From the window of the house in Draga where Vitić grew up, and which was damaged in the devastating bombing of the Allies in 1943, hence afterwards sold, the view today falls on the Bus station designed by Ante Vulina, Vitić’s associate on many occasions and co-author of the famous Vitić’s yearbooks. Even those yearbooks, totalling to eight, the overviews of his annual production, are reminiscent of the Mediterranean due to their appealing monochrome binding.


Vitić spend his entire life studying boats and knew everything about them. With his colleagues Šegvić, Marasović, Richter and others in the Masonic lodge, as it was referred to, of comrade Murtić in Martićeva Street in Zagreb, he would go on about boats late into the night while having a drink or playing poker (or both). Of course, boats were not the only topic of conversation, but all present were infected by sailing or the sea. Though, Murtić caught the virus a bit later, in 1984, but Vitić had to do with that, having tricked him by introducing him to an architect friend for boat design.


Until he acquired his own boat in 1968, Vitić often used the sailboat of his friend and colleague from Šibenik, Ante Kelava. It was on that boat that at the fragile age of only a few months he first brought along his son Gino, who is now a painter by calling and architect by profession. Gino, who has become a true seafarer alongside his father, talks of the final years of Vitić and his boat. In fact, it seems as if the two of them somehow left, sailed away together. A year before his death, Vitić visited his boat for the last time. In then already changed social circumstances, it no longer could have been anchored on a regular dock, but was moved to the marina. Having been broken into and violated on several occasions, in a sense it served as a prophet of the age to come.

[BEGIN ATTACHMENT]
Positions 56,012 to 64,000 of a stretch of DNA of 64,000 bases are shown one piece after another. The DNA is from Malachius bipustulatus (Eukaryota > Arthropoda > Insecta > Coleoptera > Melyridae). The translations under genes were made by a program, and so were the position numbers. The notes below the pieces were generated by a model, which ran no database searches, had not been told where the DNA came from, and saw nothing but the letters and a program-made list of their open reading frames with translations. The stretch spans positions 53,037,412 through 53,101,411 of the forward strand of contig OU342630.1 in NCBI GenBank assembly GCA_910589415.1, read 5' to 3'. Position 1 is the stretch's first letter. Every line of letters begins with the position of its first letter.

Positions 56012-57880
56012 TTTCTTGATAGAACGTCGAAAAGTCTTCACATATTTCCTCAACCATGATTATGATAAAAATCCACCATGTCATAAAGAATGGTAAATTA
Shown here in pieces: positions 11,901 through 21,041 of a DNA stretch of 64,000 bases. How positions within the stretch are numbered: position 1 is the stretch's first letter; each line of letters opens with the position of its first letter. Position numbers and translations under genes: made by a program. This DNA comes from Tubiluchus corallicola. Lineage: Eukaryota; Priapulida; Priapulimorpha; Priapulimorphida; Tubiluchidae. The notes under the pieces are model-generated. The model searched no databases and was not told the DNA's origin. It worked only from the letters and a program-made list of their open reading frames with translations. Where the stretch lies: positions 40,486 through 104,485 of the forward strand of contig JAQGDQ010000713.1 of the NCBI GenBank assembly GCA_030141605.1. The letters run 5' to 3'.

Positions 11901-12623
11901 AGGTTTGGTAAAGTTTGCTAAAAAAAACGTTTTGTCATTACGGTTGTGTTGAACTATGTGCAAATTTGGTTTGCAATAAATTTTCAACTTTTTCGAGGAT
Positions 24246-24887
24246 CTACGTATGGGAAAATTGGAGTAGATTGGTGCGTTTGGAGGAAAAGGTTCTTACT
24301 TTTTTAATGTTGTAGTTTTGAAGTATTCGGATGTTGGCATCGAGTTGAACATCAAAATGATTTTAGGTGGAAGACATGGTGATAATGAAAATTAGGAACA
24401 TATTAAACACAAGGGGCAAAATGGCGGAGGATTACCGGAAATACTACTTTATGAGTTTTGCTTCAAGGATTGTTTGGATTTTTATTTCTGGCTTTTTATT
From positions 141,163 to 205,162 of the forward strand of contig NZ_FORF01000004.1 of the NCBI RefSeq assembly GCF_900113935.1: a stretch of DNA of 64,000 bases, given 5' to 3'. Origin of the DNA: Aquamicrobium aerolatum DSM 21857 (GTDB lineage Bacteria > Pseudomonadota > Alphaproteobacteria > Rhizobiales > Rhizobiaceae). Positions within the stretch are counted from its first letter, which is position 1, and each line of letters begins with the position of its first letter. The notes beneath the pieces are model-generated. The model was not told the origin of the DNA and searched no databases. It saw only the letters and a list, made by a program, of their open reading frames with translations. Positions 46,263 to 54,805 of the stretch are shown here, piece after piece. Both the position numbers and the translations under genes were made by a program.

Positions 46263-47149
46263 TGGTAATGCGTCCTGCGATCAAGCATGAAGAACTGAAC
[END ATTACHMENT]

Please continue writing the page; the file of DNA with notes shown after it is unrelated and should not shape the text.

A shallow and disinterested observed would be wrong to comment that the building in Laginjina Street has nothing to do with the Mediterranean and Vitić’s childhood apart from the playful façade and the colour pattern. Although Vitić’s grandpa Zafranović, who personally saved the Austrian heir to the throne when his ship got stranded near the Krka falls, did not live to see and enjoy the architectural and naval empire of his grandson, the grandson dedicated it all to him. On one poker night in Martićeva 9, in the company of the Mimicas and the all-important Stevo Luković, when talking about his boat, what Vitić really had in mind was his building in Laginjina Street. And really, if you stand on the corner of Laginjina and Vojnovićeva Street, exactly opposite the colourful skyscraper, a steamboat suddenly appears before your eyes. The four-storey building becomes the stern, the three-storey building the prow, and the colourful skyscraper with the elevator tower a part of grandpa’s passenger steamboat. Only a step or two to the right and all that disappears into the cave called the city and the canyons of streets.